Florida consumer sentiment creeps higher, as inflation rates continue to drop
Consumer sentiment among Floridians increased 1.4 points to 65.4 from December’s revised figure of 64. At a national level sentiment increased over five points.
“The increase in consumer sentiment in January stems from improvements in Floridians' expectations about the future, particularly their expectations of a year from now. These views are consistent with a falling inflation outlook. After peaking at 9.1% in June, inflation has steadily declined to 6.5% in December. It is expected that price pressures will continue to ease over the next few months, preventing households from experiencing further hardships," said Hector Sandoval, director of the Economic Analysis Program at UF’s Bureau of Economic and Business Research.
Among the five components that make up the index, four increased and one decreased.
Floridians’ opinions about current economic conditions were mixed in January. Views of personal financial situations now compared with a year ago increased 1.1 point from 54.6 to 55.7. However, these views were mixed across sociodemographic groups with women and people 60 and older expressing less-favorable views. On the contrary, opinions as to whether now is a good time to buy a major household item like an appliance decreased three-tenths of a point from 55.2 to 54.9. Once again views varied across sociodemographic groups with men and people 60 and older reporting optimistic viewpoints.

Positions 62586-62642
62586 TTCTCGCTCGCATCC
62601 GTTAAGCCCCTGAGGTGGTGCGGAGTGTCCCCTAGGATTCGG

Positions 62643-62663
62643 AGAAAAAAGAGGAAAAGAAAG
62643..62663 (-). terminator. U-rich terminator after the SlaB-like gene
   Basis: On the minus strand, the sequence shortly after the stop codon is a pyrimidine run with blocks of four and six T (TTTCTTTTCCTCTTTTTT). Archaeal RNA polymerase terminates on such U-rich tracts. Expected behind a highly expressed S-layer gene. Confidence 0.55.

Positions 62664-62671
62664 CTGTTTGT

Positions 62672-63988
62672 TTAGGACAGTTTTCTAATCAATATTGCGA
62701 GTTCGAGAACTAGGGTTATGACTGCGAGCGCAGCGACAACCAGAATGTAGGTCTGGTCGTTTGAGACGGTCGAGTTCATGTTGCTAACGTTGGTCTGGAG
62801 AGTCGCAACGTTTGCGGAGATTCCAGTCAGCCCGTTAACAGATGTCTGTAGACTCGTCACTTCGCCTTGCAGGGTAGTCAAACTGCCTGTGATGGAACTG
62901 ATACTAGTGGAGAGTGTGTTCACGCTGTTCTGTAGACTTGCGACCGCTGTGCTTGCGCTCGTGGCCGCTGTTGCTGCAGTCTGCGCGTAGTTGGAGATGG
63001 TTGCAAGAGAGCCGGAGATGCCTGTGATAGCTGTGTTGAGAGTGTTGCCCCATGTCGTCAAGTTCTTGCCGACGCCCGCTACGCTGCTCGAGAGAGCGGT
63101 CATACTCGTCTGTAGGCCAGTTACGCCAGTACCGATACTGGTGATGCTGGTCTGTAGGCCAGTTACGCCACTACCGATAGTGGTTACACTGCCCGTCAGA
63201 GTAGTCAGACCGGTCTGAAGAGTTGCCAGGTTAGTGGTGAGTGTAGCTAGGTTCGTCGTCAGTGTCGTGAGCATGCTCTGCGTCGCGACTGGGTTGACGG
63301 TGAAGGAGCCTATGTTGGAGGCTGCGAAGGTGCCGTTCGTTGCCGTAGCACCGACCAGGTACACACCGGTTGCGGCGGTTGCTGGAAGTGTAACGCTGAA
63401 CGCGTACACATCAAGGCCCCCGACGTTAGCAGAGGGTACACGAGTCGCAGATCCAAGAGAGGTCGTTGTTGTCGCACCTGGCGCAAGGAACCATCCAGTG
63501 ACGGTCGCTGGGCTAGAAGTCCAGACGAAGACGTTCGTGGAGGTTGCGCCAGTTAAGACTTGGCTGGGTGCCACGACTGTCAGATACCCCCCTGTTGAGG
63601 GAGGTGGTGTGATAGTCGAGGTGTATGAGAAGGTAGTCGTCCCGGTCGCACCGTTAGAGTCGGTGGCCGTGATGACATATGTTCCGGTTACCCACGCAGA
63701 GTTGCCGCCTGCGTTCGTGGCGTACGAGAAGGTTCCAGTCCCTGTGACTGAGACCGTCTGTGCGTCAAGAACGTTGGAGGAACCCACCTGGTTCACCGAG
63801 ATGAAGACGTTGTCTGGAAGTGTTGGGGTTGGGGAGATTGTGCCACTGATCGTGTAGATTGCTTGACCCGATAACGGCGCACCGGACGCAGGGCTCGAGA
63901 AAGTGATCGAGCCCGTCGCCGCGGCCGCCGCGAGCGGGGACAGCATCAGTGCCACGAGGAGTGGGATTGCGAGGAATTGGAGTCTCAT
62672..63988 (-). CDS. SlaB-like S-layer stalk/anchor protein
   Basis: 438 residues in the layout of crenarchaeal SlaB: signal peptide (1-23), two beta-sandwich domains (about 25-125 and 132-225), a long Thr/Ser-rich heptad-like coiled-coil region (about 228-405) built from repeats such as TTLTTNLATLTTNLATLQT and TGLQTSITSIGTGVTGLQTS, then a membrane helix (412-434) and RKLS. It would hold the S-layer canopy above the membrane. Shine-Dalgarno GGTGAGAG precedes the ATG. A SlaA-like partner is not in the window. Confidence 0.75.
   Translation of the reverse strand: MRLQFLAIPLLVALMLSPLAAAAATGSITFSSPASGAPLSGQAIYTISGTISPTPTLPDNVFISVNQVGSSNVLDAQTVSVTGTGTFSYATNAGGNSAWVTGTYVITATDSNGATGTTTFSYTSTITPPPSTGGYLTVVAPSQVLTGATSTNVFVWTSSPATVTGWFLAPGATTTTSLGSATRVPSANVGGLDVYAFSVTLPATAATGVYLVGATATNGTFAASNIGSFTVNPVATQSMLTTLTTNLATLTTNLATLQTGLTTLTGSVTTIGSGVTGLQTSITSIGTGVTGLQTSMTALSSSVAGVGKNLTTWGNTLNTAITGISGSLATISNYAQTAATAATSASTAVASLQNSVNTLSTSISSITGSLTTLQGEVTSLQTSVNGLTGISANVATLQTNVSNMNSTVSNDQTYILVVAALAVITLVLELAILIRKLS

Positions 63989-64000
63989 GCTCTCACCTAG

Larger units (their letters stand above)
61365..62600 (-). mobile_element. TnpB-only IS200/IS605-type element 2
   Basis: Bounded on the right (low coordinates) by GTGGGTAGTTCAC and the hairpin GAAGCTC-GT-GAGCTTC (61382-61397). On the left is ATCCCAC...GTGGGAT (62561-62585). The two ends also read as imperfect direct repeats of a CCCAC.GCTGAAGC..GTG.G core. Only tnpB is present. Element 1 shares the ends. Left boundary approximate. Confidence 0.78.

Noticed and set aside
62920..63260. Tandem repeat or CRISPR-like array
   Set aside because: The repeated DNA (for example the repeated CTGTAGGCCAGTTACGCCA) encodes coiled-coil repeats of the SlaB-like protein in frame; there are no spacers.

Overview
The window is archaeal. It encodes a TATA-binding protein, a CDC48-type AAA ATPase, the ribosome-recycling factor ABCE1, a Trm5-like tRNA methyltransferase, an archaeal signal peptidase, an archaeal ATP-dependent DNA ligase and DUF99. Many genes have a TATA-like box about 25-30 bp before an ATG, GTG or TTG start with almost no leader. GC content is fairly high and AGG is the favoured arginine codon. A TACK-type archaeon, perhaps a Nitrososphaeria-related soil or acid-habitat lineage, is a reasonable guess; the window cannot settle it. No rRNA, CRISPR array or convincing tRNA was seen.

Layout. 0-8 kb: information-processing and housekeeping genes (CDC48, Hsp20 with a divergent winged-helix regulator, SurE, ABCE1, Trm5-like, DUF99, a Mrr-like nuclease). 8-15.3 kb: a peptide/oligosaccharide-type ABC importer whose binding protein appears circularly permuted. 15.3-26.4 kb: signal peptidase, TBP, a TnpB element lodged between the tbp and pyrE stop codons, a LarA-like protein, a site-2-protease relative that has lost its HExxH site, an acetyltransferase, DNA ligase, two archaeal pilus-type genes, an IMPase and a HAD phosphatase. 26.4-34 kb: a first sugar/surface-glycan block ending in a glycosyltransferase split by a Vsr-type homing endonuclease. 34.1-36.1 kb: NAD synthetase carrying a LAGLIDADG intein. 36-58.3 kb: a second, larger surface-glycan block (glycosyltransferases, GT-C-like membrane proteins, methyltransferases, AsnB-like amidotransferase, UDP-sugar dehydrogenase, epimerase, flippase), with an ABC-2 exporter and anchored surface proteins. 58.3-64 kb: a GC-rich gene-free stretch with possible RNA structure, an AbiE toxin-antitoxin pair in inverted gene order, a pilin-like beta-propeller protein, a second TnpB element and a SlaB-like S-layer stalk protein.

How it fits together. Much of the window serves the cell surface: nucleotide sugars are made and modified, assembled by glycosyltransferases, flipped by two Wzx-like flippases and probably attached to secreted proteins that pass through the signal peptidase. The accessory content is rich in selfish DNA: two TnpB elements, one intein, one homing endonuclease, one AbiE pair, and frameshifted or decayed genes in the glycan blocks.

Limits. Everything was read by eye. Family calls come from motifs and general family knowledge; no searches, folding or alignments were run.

Outlooks about expected economic conditions were positive. Expectations of personal finances a year from now increased 3.3 points from 76.5 to 79.8. Similarly, expectations about U.S. economic conditions over the next year increased 1.6 points from 62.9 to 64.5. Finally, views of U.S. economic conditions over the next five years increased 1.1 points from 70.9 to 72. Future outlooks were split by demographics with no discernible patterns except for people 60 and older, who consistently expressed pessimism across the three components.
Meanwhile, the Florida labor market continued to strengthen in December, with more jobs being added statewide. According to the latest Florida jobs report, the unemployment rate ticked down by 0.1 percentage point in December, reaching 2.5%, only one-tenth of a percentage point above the lowest rate on record. In line with this, the number of Florida workers seeking unemployment benefits is hovering around pre-pandemic levels, indicating a tightening labor market.
“Prices have been declining over the second half of 2022 as the Fed swiftly increased interest rates. Despite this, the U.S. economy grew at an annual rate of 2.9% in the last quarter of 2022. Inflation, however, remains well above the target of 2%. Making it likely that the Fed will continue to raise interest rates at its next meeting in February, albeit at a slower pace. Yet, continued increases in interest rates will ultimately slow down the economy and trigger a recession,” said Sandoval.
“Looking ahead, with the assumption the labor market remains robust, we expect consumer sentiment to improve slowly as inflation pressures continue to ease,” Sandoval added.
Conducted December 1 through January 30, the UF study reflects the responses of 268 individuals who were reached on cellphones and 306 individuals reached through an online panel, a total of 574 individuals, representing a demographic cross section of Florida. The index used by UF researchers is benchmarked to 1966, which means a value of 100 represents the same level of confidence for that year. The lowest index possible is a 2, the highest is 150.
Details of this month’s survey can be found at https://www.bebr.ufl.edu/florida-consumer-sentiment/